Interior approved drilling permits for Bernhardt-linked companies during shutdown
New poll finds voters in acting secretary’s home state are wary of past lobbying, want balance
Former oil and gas lobbyist David Bernhardt became acting head of the Interior Department on January 2, midway through the historic government shutdown. Under Bernhardt’s command, the Interior Department formally changed its shutdown plans, recalling employees to process drilling permits, both offshore and throughout the Mountain West. A new analysis by the Center for Western Priorities finds that dozens of drilling permits approved during the shutdown were for companies that serve on the boards of major trade associations that were recent clients of David Bernhardt.
According to data from the Bureau of Safety and Environmental Enforcement, 71 offshore drilling permits were approved during the shutdown. Of those, 53 permits were for companies that sit on the board of directors for the National Ocean Industries Association (NOIA), a major offshore drilling trade association and former Bernhardt client. Before joining the Interior Department, Bernhardt represented NOIA in a lawsuit against the Interior Department over offshore drilling leases after the Deepwater Horizon spill, and lists the trade association on his ethics recusal.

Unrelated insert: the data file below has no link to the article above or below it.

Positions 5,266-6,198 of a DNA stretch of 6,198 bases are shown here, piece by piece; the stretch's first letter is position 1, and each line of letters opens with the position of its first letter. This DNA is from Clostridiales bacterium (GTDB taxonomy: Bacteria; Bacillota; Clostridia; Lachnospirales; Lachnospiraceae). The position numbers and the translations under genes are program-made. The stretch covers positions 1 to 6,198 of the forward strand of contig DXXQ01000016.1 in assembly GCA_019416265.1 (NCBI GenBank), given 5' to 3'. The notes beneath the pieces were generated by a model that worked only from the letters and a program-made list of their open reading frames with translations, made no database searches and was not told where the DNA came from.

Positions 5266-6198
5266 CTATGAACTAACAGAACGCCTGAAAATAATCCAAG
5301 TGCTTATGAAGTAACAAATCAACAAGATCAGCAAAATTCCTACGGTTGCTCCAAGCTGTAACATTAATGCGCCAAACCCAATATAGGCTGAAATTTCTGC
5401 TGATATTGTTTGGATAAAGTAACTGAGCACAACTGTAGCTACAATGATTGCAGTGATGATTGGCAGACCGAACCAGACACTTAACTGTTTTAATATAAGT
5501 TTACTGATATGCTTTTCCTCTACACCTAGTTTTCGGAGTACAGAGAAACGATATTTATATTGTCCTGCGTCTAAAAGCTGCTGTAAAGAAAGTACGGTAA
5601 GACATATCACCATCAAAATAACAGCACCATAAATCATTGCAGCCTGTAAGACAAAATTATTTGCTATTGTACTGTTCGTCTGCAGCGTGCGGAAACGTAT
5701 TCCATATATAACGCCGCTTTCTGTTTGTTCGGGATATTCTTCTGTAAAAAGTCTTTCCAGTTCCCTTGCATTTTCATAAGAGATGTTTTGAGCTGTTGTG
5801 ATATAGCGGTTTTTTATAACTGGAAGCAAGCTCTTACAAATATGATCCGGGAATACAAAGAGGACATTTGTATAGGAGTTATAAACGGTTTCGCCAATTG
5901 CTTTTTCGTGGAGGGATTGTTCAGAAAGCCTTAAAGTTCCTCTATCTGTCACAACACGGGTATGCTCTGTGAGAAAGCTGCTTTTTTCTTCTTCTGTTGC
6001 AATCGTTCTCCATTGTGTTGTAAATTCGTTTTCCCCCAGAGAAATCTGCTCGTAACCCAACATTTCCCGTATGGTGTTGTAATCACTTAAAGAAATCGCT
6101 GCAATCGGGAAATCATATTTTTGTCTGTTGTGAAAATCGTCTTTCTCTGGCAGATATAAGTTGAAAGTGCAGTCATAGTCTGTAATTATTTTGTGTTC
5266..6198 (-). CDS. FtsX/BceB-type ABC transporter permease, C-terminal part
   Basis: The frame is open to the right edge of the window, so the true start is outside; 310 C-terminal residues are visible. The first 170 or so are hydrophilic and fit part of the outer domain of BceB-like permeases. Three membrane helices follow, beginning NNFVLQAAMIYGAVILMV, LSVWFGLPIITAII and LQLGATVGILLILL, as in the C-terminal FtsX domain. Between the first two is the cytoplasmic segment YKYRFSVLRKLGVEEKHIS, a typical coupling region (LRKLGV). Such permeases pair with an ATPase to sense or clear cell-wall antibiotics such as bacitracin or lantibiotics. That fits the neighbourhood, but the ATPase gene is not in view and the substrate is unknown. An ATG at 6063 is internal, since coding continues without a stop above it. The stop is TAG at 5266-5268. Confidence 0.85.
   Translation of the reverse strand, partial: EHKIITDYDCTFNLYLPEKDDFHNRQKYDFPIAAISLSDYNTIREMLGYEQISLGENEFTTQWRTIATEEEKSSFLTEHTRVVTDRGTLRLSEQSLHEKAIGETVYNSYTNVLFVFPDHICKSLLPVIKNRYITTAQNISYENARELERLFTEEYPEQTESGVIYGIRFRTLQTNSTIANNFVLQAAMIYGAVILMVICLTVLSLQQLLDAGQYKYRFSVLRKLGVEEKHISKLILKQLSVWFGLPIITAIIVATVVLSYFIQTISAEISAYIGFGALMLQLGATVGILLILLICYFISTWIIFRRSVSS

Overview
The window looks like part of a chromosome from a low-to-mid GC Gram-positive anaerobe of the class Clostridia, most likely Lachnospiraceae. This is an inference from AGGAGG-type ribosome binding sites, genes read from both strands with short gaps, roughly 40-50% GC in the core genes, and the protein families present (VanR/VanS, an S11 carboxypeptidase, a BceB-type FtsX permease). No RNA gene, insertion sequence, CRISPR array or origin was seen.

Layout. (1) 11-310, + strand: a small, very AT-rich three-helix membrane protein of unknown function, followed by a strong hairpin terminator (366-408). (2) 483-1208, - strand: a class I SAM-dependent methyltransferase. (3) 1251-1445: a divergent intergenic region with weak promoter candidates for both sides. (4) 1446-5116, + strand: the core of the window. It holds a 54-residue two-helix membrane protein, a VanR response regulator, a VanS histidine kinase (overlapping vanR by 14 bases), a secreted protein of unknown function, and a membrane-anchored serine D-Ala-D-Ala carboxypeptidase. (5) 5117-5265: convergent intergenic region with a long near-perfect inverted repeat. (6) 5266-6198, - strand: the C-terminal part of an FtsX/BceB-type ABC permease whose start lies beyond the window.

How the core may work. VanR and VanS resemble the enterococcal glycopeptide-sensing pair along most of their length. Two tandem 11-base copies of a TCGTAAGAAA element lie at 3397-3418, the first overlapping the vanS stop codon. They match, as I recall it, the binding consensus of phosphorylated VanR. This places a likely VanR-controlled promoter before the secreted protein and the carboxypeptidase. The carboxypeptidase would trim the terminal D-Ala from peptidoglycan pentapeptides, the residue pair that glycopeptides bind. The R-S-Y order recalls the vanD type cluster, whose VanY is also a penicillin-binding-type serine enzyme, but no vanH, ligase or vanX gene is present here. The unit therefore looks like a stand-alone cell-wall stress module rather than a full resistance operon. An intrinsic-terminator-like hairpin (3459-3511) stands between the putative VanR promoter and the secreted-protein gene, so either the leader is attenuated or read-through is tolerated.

Similarly, of the 38 onshore drilling permits approved by the Bureau of Land Management during the shutdown, 20 were for companies that sit on the board of directors of the Independent Petroleum Association of America (IPAA) or affiliates of the U.S. Oil and Gas Association (USOGA), both former Bernhardt clients. When seeking office at the Interior Department, Bernhardt listed both trade associations on his ethics recusal and noted IPAA was a source of personal income on his financial disclosure.
A new poll finds voters in Colorado, Bernhardt’s home state, reject such an oil and gas-centric approach and want to see more balance in public land management. When asked what mattered most for the Interior Department under David Bernhardt, nearly three-quarters of respondents (74%) said the agency must do a better job striking a balance between preserving public lands and responsible energy development. Just 18% said what mattered most was increased oil and gas development, and only 3% said having a Coloradan running the department was the most important issue. Additionally, the poll found that 77% of Colorado voters are concerned that clients Bernhardt previously lobbied for have business before the department he currently runs.
The government shutdown quickly clarified Acting Interior Secretary Bernhardt’s priority for running the agency — advance oil and gas development no matter the cost — an approach that is set to continue. On the second post-shutdown business day, the Bureau of Land Management issued press releases noting the agency will move forward with upcoming oil and gas lease sales in New Mexico, Kansas, and Oklahoma. However, Bernhardt should heed the call of Coloradans, and Westerners more broadly, to manage our public lands for all Americans, not just his former oil and gas industry clients.